Deliberate and emergent strategies and origins of projects


By Alan Stretton

Sydney, Australia



As a broad general observation, writers on project management tend to discuss how projects originate in one of two ways.

  • One group tends to focus on projects originating as part of the process of developing strategic portfolios of projects (and/or programs of projects) to help implement organizational strategic business plans.
  • The other group tends to see projects originating in more opportunistic or ad hoc ways, with little or no direct involvement in organizational strategic plans – although commonly with a requirement for alignment with the latter.

The first approach links project initiation directly with formal organizational strategic business plans, but the second only indirectly. However, I have found a way of discussing the origins of projects in a single context, rather than in the above two different contexts, via a paper by Mintzberg & Waters 1985. They developed an approach which broadens the concept of organizational strategy, by proposing a continuum of strategies that have deliberate strategies at one pole of the continuum, and emergent strategies at the other. One can directly associate the planned approach of the first bullet point above with deliberate strategies, and the opportunistic or ad hoc approach of the second bullet point with emergent strategies.

This then enables us to look at the origins of projects in the context of the Mintzberg & Waters continuum of strategies. After some discussion of the latter, we will look at how the origins of projects can be seen to relate to a basic organisational strategic planning sequence, which appears to cover all situations. In the next issue of this journal I propose to extend these discussions into the achievement of organizational strategic business outcomes and benefits, and projects’ contributions to these.


A continuum of strategies from “deliberate” to “emergent”

Mintzberg & Waters 1985 discuss the results of ten years of researching the process of strategy formation. They begin with the following observation.

Since strategy has almost invariably been conceived in terms of what the leaders of an organization ‘plan’ to do in the future, strategy formulation has, not surprisingly, tended to be treated as an analytic process for establishing long-range goals and actions plans for an organization; ….

As important as this emphasis may be, we would argue that it is seriously limited, that the process needs to be viewed from a wider perspective so that the variety of ways in which strategies actually take shape can be considered.

The wider perspective they bring to bear derives from exploring the relationship between leadership plans and intentions (intended strategies), and what the organizations actually did (realized strategies). In their words

Comparing intended strategy with realized strategy, as shown in Figure 1, has allowed us to distinguish deliberate strategies – realized as intended – from emergent strategies – patterns or consistencies realized despite, or in the absence of, intentions.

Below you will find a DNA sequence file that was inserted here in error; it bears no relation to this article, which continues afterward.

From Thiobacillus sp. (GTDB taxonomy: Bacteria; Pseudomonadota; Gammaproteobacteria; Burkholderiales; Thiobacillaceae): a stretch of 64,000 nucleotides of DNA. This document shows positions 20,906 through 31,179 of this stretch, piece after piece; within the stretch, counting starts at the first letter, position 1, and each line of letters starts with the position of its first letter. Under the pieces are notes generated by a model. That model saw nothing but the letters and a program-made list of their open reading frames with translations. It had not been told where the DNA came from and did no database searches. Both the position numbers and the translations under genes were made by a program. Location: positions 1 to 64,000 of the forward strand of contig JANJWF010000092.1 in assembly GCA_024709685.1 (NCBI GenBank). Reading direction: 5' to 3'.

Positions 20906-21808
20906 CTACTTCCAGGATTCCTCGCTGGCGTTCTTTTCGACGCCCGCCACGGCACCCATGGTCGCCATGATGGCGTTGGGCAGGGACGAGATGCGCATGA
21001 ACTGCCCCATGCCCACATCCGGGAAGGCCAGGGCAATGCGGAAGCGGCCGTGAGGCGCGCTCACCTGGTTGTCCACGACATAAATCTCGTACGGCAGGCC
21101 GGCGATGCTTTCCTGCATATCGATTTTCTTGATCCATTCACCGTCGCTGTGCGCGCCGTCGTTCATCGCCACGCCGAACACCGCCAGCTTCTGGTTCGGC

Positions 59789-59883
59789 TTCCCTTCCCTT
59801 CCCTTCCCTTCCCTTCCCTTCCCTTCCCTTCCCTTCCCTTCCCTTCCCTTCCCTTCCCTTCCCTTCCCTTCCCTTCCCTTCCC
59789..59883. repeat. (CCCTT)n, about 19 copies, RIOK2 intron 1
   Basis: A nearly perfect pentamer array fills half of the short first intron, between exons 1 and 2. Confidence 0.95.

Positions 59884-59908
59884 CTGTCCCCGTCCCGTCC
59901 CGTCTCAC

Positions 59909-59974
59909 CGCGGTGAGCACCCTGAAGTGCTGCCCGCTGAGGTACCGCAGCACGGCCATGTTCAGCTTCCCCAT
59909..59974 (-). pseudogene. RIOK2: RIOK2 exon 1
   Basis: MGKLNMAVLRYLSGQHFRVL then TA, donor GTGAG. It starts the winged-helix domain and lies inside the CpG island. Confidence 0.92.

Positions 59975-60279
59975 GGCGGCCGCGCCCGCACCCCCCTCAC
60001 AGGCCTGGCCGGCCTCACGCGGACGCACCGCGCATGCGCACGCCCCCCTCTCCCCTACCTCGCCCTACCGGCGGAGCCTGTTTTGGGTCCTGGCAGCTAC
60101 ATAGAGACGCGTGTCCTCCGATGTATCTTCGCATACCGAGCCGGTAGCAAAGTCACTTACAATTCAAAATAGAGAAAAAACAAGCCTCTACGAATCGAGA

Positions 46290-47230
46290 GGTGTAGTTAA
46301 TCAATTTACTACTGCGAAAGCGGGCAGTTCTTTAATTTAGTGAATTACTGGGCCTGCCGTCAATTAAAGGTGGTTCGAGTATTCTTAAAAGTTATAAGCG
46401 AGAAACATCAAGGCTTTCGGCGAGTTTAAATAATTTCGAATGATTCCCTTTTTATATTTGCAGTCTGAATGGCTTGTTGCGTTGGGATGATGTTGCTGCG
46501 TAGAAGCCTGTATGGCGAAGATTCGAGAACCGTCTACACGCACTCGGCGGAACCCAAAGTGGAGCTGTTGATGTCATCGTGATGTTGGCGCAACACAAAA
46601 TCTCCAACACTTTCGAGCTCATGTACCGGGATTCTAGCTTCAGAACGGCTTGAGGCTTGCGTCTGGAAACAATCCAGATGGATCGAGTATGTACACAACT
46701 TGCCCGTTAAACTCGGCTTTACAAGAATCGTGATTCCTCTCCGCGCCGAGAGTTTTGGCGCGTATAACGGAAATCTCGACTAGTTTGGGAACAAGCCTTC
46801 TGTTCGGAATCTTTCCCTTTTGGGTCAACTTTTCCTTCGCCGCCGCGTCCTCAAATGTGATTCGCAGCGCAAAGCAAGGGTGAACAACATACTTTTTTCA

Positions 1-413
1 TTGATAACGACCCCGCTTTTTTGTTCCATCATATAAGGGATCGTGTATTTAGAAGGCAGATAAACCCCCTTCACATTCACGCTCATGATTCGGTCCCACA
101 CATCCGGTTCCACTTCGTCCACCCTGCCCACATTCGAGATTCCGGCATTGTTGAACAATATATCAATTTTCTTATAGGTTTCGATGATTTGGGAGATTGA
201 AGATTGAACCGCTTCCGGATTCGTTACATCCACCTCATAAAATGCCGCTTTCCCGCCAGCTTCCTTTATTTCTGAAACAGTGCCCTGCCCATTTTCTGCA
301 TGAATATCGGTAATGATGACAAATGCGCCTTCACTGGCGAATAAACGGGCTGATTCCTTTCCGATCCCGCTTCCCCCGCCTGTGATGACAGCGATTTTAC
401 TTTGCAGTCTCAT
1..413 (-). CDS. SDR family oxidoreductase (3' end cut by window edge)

Their paper explores “the complexity and variety of strategy formation processes by refining and elaborating the concepts of deliberate and emergent strategy”. They say,

Deliberate and emergent strategies may be conceived as two ends of a continuum along which real-world strategies lie.

Mintzberg & Waters identify eight strategies in this continuum, as shown in Table 1.


To read entire paper, click here


Editor’s note: Alan Stretton, PhD (Hon), Life Fellow of AIPM (Australia), is a pioneer in the field of professional project management and one of the most widely recognized voices in the practice of program and project management.   Long retired, Alan is still tackling some of the most challenging research and writing assignments; he is a frequent contributor to the PM World Journal.  See his author profile below.

About the Author

Alan Stretton, PhD

Faculty Corps, University of Management
and Technology, Arlington, VA (USA)
Life Fellow, AIPM (Australia)


Alan Stretton
is one of the pioneers of modern project management.  He is currently a member of the Faculty Corps for the University of Management & Technology (UMT), USA.  In 2006 he retired from a position as Adjunct Professor of Project Management in the Faculty of Design, Architecture and Building at the University of Technology, Sydney (UTS), Australia, which he joined in 1988 to develop and deliver a Master of Project Management program.   Prior to joining UTS, Mr. Stretton worked in the building and construction industries in Australia, New Zealand and the USA for some 38 years, which included the project management of construction, R&D, introduction of information and control systems, internal management education programs and organizational change projects.  He has degrees in Civil Engineering (BE, Tasmania) and Mathematics (MA, Oxford), and an honorary PhD in strategy, programme and project management (ESC, Lille, France).  Alan was Chairman of the Standards (PMBOK) Committee of the Project Management Institute (PMI®) from late 1989 to early 1992.  He held a similar position with the Australian Institute of Project Management (AIPM), and was elected a Life Fellow of AIPM in 1996.  He was a member of the Core Working Group in the development of the Australian National Competency Standards for Project Management.  He has published over 180 professional articles and papers.  Alan can be contacted at [email protected].

To see more works by Alan Stretton, visit his author showcase in the PM World Library at http://pmworldlibrary.net/authors/alan-stretton/.